For anyone who has been to Venice, we are sure that you will agree that it is one of the most unique cities in the world - there really is nothing like it. Romance and mystery exist side by side in this beautiful city as its intricate canals unravel something exciting at every turn. This is why MSC Cruises simply cannot resist making Venice one of our frequent ports of call and, if Venice’s qualities are the gems, then Carnevale is surely the crown jewel behind its allure.
Origins & History
Undoubtedly the Carnevale di Venezia is one of the most well-known international events on a global level, but not everyone may know the history behind this illustrious occasion and we would be remiss to enjoy the fruits of these festivities without a little knowledge of why it came to fruition.
Carnevale was born of a triumph of the Serenissima Republica against the Patriarch of Aquileia in 1162. In honour of this victory, the people began to congregate in the renowned San Marco Square and would dance and rejoice together. From here on-wards, moments in history saw the festival outlawed and revived in different eras but ultimately in 1979 the Italian government sought to promote and celebrate the history and culture of Venice and it has been re-instated ever since.
Today there are approximately three million people who come from all over the globe to join in the celebration, one of the most important events being the contest to find the most beautiful mask on the last weekend!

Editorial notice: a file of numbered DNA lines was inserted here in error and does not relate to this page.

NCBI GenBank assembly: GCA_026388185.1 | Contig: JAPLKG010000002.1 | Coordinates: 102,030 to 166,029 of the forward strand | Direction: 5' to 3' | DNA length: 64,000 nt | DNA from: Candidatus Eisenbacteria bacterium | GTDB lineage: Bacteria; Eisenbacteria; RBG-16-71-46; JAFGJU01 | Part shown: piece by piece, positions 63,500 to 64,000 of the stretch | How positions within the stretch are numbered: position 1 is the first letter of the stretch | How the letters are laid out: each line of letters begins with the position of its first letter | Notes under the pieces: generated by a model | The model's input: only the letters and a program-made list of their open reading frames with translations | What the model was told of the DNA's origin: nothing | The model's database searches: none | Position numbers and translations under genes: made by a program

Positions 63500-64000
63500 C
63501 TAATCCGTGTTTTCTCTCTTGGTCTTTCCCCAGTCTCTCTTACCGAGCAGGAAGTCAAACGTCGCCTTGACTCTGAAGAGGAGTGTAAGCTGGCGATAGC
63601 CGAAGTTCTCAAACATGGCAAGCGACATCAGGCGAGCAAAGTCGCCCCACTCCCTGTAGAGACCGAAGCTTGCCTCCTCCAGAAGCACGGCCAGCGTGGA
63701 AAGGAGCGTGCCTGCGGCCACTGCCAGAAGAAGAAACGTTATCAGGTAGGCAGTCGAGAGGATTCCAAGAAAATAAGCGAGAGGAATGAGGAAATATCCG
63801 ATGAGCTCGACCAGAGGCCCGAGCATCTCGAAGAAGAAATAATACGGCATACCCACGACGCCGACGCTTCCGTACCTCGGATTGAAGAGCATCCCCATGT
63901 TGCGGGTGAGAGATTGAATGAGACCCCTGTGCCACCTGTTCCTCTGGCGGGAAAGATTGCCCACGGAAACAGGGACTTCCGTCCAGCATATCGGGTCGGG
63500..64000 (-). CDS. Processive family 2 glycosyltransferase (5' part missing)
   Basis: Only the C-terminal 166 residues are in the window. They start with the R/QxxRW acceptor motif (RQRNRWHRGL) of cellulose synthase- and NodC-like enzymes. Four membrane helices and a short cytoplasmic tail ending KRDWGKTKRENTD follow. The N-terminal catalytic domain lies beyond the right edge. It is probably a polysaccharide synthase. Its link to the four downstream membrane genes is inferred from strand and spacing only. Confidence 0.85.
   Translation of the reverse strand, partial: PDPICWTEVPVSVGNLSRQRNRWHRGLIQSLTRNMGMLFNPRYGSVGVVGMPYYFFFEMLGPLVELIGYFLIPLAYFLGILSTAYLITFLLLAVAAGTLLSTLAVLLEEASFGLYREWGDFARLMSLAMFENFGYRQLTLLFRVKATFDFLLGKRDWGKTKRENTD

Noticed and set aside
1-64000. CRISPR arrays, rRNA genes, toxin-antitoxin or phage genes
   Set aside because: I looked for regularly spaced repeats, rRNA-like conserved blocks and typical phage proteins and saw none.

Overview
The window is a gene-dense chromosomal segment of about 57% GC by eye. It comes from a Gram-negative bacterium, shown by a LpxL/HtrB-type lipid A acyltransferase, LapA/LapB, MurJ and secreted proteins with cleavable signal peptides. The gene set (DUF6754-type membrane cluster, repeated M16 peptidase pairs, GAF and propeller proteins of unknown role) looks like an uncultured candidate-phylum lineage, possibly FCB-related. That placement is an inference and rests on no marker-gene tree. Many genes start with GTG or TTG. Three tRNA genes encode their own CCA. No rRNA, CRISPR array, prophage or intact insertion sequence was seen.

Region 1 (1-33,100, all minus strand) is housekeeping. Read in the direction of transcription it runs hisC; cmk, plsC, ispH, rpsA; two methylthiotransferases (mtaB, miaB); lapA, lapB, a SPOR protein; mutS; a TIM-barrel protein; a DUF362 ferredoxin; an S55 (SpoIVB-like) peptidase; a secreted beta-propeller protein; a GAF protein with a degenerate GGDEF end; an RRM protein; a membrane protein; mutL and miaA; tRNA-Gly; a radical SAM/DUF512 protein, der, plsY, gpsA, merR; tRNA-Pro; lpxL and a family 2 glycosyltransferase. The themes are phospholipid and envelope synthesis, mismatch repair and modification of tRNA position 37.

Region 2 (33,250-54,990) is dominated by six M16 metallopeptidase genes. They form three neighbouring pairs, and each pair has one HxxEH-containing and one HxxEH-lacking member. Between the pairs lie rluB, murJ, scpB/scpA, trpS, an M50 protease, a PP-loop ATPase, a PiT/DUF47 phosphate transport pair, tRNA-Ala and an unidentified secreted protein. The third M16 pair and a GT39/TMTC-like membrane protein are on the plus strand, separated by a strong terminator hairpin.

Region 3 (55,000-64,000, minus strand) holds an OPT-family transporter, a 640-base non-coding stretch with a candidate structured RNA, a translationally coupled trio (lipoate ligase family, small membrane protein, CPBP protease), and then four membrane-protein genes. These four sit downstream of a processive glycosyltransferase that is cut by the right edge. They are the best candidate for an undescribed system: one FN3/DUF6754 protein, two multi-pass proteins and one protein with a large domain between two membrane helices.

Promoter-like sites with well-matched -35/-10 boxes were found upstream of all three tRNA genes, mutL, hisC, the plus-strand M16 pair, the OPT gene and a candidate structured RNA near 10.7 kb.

There is no denying that the masks of Carnevale di Venezia are legendary, conjuring up images of masquerade and decadence. Who doesn't love a romp around a party in an elaborate gown or costume with an opulent mask concealing their identity? Oh, the intrigue! And in Venice the intrigue is only intensified by the vast array of masks that appear. So here are three masks you might see at Carnevale!
This mask is often heavily gilded and designed to cover the whole face with an over-prominent nose, projecting chin line and no mouth. This design was originally used so that the wearer could continue to eat and drink with ease (bring on the wine!). Usually paired with a black cape called a ‘tabarro’, the bauta is a staple choice for your Carnevale camouflage.
By far one of the most popular choices (especially for tourists). This half-mask is characterised by its ‘eyes only’ coverage and attracts the attention of many as it is often highly decorated with crystals or feathers (or both!). It is held up to the face by a baton or tied behind with a ribbon. Sparkle, Sparkle!
Another very common choice and which is characterised by its full face coverage (obviously eliminating any eating or drinking possibilities!) and is often stark white with colourful embellishments. Often worn with a tricorn hat and cloak, the Volto is the ultimate in identity ambiguity.
The festival is an explosion of colour and exciting events that cater to all types and intentions, with activities each day ranging from traditional concerts to photography tours. However the main attraction is indisputable as the plethora of balls and masquerade parties make for one of the most magical and memorable events of the year.
The most anticipated of which being the St Valentine’s Grand Ball which will take place in a Venetian palace on the Grand Canal. The epitome of grandeur, this ball will provide an unforgettable Carnevale experience. But if you’re in Venice for Carnavale, you really can’t go wrong!